• Briana Francis

10 Things Killing Work-From-Home Productivity

Working from home is starting to feel - numb. Employees still crave human interaction and praise. Here’s a rundown of 10 experiences that are outwardly ignored but mentally cringeworthy.


1. Overworked Chaos

With remote work, disorganization is inevitable unless you set your schedule to a robotic setting and you’re able to follow along with ease. If this is you - great! However, the rest of the population can only handle so much work. Being swamped is nothing new, but it can quickly become too much, especially when deadlines overlap each other. When your home is also your office, it’s even easier to feel overwhelmed. There are more distractions now than ever before, so what are you to do when five-plus deadlines creep up in this new environment? Unfortunately, employees are wired to finish the assignments no matter the circumstance. It’d be nice if the boss just said, “get it done when you can,” but that’s unrealistic.

2. Underworked and Bored

There’s overworked, and then there’s underworked. Having nothing to do while working from home is ideal but not productive. Our warm, cozy beds are literally a room away from us, if that, and if we don’t have any work to do once we’ve clocked in, checked emails, and attended meetings, we’re going back to bed and waking up to clock out on time.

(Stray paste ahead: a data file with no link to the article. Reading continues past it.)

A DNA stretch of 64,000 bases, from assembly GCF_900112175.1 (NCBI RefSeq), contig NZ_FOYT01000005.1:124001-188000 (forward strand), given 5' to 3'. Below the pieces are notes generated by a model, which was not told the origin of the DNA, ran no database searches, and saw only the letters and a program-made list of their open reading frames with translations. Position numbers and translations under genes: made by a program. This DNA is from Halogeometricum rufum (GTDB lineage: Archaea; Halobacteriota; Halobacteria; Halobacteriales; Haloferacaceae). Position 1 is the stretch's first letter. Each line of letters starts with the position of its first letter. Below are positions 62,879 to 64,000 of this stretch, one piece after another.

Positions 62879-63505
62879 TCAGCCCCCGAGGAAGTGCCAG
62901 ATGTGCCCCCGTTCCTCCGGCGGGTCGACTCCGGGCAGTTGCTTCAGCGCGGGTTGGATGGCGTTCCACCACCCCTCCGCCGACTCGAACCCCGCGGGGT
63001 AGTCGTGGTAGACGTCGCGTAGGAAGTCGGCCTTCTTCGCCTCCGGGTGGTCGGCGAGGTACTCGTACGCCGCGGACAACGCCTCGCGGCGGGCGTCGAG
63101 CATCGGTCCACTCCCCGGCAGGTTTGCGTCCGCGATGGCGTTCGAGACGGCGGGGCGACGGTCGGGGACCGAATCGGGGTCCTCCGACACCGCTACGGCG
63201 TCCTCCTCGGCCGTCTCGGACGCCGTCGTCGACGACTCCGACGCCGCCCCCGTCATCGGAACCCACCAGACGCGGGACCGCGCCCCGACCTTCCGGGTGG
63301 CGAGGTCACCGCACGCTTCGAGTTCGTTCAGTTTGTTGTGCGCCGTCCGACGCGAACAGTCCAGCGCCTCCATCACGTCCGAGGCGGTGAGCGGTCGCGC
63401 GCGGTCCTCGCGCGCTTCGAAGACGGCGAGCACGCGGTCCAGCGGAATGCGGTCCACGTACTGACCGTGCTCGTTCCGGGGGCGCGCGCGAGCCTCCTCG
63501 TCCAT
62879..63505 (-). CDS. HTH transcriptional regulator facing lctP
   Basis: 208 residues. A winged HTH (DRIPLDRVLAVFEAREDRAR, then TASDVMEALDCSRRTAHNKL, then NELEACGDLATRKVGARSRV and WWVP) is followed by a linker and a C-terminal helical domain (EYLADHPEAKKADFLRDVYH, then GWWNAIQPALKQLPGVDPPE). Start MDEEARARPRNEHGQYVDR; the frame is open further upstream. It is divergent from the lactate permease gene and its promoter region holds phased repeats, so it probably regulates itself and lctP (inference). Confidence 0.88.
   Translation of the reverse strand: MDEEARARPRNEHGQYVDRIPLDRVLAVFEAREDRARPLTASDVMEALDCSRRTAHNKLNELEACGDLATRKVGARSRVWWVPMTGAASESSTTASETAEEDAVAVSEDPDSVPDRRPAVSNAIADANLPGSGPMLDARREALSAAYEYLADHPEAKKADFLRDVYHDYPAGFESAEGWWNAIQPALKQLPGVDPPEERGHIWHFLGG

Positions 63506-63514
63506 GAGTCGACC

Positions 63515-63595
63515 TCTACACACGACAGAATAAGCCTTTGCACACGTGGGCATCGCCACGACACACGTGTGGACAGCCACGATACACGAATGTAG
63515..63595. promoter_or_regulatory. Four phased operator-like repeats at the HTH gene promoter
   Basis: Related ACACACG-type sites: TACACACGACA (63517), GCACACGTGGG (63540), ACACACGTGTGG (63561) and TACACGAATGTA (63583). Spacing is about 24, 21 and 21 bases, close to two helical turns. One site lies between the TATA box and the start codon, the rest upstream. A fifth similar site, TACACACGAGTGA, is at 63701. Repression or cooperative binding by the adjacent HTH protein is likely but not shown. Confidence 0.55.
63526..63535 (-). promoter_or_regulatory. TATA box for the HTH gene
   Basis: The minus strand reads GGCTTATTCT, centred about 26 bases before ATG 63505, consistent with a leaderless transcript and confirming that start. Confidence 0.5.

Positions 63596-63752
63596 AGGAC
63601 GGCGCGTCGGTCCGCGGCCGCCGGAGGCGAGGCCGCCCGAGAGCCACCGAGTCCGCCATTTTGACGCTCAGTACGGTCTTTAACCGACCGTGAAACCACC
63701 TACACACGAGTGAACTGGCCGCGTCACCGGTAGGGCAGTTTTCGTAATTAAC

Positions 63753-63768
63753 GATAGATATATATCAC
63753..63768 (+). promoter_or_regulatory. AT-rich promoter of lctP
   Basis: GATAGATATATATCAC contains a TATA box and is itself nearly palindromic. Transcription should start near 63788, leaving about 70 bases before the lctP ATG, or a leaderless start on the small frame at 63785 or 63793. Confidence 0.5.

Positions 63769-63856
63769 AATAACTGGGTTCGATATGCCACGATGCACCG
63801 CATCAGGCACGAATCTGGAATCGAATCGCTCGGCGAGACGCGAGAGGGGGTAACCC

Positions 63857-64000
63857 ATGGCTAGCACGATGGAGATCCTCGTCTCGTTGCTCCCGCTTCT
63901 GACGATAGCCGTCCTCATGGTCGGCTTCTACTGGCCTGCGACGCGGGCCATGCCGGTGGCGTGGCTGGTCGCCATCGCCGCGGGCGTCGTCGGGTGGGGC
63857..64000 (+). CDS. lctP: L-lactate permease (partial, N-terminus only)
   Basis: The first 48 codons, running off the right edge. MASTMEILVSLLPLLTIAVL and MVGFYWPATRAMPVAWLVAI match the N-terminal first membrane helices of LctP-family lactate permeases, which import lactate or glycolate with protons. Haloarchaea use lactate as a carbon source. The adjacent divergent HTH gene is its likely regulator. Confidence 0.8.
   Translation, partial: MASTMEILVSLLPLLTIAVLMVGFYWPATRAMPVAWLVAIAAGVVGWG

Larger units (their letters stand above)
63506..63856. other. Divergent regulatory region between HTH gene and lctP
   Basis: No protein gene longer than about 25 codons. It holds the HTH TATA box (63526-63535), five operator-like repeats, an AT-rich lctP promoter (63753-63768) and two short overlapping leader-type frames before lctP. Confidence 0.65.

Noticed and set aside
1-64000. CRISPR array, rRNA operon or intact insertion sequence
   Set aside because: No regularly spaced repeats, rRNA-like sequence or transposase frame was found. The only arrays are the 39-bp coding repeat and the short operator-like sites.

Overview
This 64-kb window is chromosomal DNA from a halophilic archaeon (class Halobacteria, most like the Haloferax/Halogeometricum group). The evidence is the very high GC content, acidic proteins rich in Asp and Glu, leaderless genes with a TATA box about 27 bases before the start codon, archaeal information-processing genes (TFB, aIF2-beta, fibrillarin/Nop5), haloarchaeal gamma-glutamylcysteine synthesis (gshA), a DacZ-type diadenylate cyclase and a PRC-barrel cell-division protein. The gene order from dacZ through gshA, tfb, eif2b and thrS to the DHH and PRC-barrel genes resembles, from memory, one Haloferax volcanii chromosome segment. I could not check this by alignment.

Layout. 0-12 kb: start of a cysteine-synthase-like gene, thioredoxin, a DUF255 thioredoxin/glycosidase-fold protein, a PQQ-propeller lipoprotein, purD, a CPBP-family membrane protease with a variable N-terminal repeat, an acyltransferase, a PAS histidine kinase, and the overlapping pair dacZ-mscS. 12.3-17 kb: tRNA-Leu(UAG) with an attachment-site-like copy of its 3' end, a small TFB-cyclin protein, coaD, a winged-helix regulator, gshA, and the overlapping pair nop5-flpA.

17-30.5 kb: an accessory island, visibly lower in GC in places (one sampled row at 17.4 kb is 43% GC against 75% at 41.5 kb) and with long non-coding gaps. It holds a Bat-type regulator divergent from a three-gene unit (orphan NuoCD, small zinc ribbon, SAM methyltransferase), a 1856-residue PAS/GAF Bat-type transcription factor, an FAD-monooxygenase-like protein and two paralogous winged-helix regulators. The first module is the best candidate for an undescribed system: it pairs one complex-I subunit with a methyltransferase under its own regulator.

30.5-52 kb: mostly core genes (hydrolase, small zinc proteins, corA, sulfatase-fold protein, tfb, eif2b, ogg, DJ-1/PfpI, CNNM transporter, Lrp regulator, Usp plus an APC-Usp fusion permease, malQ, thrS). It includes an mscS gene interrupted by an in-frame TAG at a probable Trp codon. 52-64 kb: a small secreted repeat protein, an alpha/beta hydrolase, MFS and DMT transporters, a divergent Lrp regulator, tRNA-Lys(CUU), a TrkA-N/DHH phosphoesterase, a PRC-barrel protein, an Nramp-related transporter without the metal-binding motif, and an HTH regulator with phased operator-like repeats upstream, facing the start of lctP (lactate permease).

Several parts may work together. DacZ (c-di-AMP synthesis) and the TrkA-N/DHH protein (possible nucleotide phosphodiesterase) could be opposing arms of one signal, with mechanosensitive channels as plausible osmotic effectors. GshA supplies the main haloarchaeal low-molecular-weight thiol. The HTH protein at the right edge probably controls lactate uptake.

3. Vague Instructions

Who has the time to explain every intricate detail of an assignment? Not many people, but it’s worth making the time if the ideal level of work is to be achieved. When you haven’t been given as many directions as you would like on a client or assignment, you can feel stuck in one place. In these situations, you can ask questions, but if it’s a regular occurrence, it’s not your fault. You have been put into another position where you could potentially fail and may even begin to feel like you’re not trusted enough to get all the information you need to thrive. Openness and transparency are essential to work as a team, especially in a remote environment.

4. Picking Favorites

Feelings of insecurity can creep up at any moment in a working environment. Yes, even in your home. When there is an employee or a group of employees who are always asked to provide feedback on an idea or continuously getting praise when you are also doing your job correctly, it becomes frustrating. Employees will become disengaged because they go into work knowing that they are overlooked as individuals. Those consistent with their work ethic should be rewarded for that, but there should be a balance so no one feels left out.

5. Approving Every Detail

Micro-managing employees and requiring approval for every task, no matter how small, signifies not trusting that the job will get done correctly. It kills motivation instantly and creates anxiety whenever a deadline comes around. Allowing some freedom may surprise employers by trading micro-management for support and giving suggestions instead of just approval.

6. Setting Unrealistic Deadlines